I’m still not sure I’d call making pics of the stuff interacting with it. It’s not a two-way process. Just as well … I’d be really pissed if the Red Menace started talking back.

    • chava
      July 13, 2013 at 12:44 am

      ugh, I always want to do that but am too nervous that…I don’t even know, the blood will culture something while it’s collecting in there.

      RE: the OP and tampons/cups–I find the cup much less painful than tampons, fwiw. bodies are strange.

      • miga
        July 13, 2013 at 1:46 am

        Eep! Cups hurt like the devil for me. Putting it in is like someone tried to punch me up there, and pulling it out is like someone’s trying to plunge out my insides.

        Those disposable cups work a lot better for me, but the problem is if I don’t put it in exactly right it slips out after a while and then whatever’s caught up there comes out at once. Not a fun thing.

      • MinervaB
        July 13, 2013 at 12:49 pm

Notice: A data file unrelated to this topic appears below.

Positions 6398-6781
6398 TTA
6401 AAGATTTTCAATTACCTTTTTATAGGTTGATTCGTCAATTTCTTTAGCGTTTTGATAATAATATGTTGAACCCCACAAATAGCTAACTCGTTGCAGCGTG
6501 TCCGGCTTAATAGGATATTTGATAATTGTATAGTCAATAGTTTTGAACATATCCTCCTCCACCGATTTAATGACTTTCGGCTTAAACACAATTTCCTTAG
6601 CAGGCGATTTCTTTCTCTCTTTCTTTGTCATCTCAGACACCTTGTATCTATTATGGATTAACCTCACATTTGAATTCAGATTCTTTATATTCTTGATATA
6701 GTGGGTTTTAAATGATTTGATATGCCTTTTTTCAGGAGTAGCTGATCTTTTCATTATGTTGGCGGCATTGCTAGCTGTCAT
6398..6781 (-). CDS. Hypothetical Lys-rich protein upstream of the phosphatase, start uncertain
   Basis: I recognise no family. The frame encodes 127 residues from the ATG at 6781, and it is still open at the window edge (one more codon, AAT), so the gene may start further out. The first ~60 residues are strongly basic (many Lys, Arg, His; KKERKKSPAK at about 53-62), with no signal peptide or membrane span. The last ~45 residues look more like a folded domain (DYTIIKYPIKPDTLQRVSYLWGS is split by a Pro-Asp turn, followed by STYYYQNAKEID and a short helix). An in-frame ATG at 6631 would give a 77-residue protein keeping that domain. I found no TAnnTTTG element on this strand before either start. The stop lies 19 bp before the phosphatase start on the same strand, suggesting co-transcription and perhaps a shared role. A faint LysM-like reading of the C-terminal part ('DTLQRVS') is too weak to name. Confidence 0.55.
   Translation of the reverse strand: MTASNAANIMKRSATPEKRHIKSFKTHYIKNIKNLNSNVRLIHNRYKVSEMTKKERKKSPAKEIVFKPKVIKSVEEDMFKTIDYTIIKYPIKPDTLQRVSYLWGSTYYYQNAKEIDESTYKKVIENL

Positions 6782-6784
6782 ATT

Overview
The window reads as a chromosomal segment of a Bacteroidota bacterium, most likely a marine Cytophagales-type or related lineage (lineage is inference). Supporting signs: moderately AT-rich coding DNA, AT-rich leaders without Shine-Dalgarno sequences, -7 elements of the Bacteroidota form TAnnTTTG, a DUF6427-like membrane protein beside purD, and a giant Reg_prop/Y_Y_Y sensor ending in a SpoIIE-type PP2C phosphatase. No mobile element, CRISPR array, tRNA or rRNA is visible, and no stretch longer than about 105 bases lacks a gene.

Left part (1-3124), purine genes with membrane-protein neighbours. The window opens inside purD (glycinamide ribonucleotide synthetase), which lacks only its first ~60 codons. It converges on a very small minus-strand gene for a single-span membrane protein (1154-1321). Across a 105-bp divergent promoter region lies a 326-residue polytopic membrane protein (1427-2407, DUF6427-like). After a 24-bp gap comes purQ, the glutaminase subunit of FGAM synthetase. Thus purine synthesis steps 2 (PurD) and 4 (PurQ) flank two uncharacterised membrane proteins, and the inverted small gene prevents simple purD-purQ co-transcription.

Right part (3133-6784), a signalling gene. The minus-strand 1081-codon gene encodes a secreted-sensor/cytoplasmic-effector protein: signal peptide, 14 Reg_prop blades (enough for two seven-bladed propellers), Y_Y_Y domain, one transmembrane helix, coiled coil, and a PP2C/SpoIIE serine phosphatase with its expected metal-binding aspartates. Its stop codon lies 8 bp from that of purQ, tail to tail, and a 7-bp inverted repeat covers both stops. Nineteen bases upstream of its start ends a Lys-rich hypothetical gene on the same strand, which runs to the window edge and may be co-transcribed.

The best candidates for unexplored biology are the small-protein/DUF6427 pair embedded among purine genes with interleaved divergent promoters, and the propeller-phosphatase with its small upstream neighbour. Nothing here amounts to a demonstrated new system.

Same for me. I tried a DivaCup, thinking it’d be nice to not throw away so many tampons/have an eco-friendly period. I didn’t mind seeing the blood at all but inserting it hurt and took way longer than tampons. It was really hard to clean and didn’t play nice with my NuvaRing, either, so back to tampons. I wish everyone would just let people use what works for them without making a big thing about it. The vast majority of the time, what I put in my vagina is private and does not involve the general public.

      • Petra Lorre
        July 13, 2013 at 1:46 am

        Yeah, chava, sometimes I worry that I’m being a little too blase, but then the laziness takes over and I forget about it. So far so good?

    • LMM
      July 14, 2013 at 11:32 am

      I tried a menstrual cup for a month or two. It worked mostly … and then I got the worst UTI of my life. When I went in, I got a lovely lecture from the Ob-GYN about how, in some women, menstrual cups can trigger UTIs because of the way they press against the urethra.